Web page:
The #MeToo movement brought conversation around consent to the fore. While that’s wonderful, we must avoid the trap of thinking that consent matters only under the sheets. While yes, with enthusiastic and ongoing yes is the only way to get frisky, consent goes far beyond sex.
Ray is both endearing and annoying at once. He doesn’t want to hurt women, but still ends up making them feel unsafe. This contradiction highlights the problem with gender discourse today – men are given a long list of ‘Don’ts’ for their dealings with women. But in the absence of a list of ‘Dos’, many men find themselves lost and confused.
If you love someone, you set them free. There is much truth to this adage. Love sets you free, it doesn’t bind you. But when a person’s happiness, his needs, and his life, and even his identity revolves around another person and he forgets all about his own needs and his own life, maybe it’s time to take a step back.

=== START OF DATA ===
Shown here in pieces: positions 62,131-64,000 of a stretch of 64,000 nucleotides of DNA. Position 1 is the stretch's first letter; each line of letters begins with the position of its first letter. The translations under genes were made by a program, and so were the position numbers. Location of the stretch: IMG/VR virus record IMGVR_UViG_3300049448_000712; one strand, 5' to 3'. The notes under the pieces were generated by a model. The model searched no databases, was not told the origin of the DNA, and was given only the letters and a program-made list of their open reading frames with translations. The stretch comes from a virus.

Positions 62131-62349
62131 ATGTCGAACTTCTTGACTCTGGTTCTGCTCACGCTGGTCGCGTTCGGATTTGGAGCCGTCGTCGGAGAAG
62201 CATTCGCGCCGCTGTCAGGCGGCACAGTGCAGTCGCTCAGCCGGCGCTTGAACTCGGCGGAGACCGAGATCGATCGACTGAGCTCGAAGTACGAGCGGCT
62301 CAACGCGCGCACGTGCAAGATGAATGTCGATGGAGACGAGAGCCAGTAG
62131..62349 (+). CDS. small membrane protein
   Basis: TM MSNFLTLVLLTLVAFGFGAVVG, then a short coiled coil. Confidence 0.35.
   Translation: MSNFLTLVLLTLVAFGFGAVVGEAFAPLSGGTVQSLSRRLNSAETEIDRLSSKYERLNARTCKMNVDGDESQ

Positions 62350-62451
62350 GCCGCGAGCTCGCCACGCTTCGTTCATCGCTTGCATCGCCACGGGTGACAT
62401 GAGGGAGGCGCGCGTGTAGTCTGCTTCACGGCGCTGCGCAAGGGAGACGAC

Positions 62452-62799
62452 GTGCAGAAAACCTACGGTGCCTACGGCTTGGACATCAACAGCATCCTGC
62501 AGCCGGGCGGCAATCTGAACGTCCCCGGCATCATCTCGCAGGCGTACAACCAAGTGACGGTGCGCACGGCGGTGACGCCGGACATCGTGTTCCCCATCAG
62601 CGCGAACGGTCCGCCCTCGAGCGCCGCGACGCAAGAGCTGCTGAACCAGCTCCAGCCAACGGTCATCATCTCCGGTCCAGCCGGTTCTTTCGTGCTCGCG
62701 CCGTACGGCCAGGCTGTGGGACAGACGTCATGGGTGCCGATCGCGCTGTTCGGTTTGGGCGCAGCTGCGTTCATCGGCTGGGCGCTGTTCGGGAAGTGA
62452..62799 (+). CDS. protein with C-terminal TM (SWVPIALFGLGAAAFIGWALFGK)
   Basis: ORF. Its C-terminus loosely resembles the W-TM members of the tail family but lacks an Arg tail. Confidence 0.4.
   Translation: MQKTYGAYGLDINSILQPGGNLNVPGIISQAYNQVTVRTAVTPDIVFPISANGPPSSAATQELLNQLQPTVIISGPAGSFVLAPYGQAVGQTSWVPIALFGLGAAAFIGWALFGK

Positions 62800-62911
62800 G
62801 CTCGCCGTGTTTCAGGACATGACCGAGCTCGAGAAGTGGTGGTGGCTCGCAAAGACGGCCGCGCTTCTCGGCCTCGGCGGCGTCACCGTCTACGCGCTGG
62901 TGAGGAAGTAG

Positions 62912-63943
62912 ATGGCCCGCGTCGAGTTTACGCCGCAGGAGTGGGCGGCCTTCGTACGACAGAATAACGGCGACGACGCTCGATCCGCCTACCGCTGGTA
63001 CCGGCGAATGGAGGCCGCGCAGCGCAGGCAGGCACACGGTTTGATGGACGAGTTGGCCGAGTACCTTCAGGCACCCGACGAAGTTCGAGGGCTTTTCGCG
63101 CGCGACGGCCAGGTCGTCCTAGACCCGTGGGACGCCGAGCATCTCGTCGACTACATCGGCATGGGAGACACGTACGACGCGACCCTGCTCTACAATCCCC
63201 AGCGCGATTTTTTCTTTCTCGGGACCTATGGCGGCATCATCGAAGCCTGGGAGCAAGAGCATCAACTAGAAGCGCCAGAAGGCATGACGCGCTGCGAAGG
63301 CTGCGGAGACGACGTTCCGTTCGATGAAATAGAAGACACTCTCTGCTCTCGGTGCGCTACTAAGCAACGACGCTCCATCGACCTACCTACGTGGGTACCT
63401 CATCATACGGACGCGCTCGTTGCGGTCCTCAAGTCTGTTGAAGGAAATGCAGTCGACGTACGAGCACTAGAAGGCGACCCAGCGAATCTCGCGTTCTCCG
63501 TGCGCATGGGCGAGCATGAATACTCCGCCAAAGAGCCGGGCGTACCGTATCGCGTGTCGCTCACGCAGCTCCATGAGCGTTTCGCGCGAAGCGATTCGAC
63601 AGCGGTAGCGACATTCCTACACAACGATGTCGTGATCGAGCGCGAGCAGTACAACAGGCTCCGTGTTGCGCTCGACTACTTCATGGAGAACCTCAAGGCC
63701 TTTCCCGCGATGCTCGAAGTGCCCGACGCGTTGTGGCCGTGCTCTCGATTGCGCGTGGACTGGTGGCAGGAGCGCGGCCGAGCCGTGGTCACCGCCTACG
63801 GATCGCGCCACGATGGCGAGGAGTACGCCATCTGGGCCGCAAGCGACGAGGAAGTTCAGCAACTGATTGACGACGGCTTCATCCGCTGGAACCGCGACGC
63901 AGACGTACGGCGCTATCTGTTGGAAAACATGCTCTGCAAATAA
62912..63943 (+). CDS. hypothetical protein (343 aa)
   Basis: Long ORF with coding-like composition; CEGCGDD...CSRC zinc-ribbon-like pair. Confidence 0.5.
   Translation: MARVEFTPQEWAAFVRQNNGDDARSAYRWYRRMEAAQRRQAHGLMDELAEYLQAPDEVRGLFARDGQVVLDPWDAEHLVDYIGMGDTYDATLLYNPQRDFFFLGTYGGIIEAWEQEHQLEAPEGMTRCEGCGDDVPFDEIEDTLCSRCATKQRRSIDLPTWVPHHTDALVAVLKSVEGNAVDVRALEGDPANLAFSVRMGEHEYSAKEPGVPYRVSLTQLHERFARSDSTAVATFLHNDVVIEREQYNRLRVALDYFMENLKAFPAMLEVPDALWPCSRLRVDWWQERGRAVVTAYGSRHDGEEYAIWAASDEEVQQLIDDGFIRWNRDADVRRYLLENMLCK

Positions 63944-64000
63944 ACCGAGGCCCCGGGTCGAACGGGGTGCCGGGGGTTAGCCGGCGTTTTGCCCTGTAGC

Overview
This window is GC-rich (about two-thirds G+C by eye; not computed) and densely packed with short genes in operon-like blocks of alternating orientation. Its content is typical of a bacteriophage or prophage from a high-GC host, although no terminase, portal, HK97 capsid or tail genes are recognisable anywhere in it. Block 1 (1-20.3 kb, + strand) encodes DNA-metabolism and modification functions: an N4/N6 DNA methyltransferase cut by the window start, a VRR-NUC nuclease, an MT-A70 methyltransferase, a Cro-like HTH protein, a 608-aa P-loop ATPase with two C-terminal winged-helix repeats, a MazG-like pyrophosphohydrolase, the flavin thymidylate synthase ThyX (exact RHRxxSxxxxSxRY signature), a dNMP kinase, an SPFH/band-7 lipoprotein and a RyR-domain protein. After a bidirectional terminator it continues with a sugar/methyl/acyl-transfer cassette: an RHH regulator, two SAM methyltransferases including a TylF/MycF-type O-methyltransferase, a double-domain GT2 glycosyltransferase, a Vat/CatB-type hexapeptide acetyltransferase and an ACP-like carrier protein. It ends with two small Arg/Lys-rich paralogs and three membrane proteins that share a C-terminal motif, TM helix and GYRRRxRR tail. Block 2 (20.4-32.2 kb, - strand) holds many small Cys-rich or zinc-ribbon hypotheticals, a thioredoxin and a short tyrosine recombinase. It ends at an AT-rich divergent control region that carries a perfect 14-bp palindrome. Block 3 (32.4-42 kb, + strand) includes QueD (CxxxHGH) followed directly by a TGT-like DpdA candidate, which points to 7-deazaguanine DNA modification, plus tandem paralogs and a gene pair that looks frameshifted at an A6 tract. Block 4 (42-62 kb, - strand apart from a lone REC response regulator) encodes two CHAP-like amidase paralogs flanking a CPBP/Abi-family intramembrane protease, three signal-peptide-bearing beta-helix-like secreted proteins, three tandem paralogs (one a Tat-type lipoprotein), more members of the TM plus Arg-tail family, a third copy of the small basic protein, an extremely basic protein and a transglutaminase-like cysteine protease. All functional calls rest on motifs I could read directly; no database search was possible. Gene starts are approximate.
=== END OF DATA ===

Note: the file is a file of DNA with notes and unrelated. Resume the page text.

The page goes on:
Going for couples counselling with the intention of ‘going back to the way things were’ may not be the best idea. While the past may have been a happy place for you, that doesn’t mean you can’t create a happy future that looks different.
For all practical purposes, such will-they-won’t-they couples in fiction tend to fall into rather toxic patterns. But Alexis and Ted manage to not only avoid that but end up elevating what such relationships could mean because that’s how perceptive the writing is on Schitt’s Creek.
Women often complain of men being emotionally unavailable and while this is true in some cases, in many cases, a man’s emotional unavailability is in fact, an inability to express his emotions. This is so common that there is a term for it – ‘normative male alexithymia.’ Coined by Ronald F. Levant of Nova Southeastern University, Normative Male Alexithymia, or NMA, refers to a man’s inability to put emotions into words. This stunting of emotional expression is a result of gender-stereotypical upbringing and socialisation.
The word ‘phubbing’ is made of two words – ‘phone’ and ‘snubbing’. Phubbing is when we snub someone we are sitting with in person in favour of the phone. It’s become so common to do this – at parties, at dinners, on date nights, while hanging out with friends and family, and even on Zoom calls – that we almost don’t question it.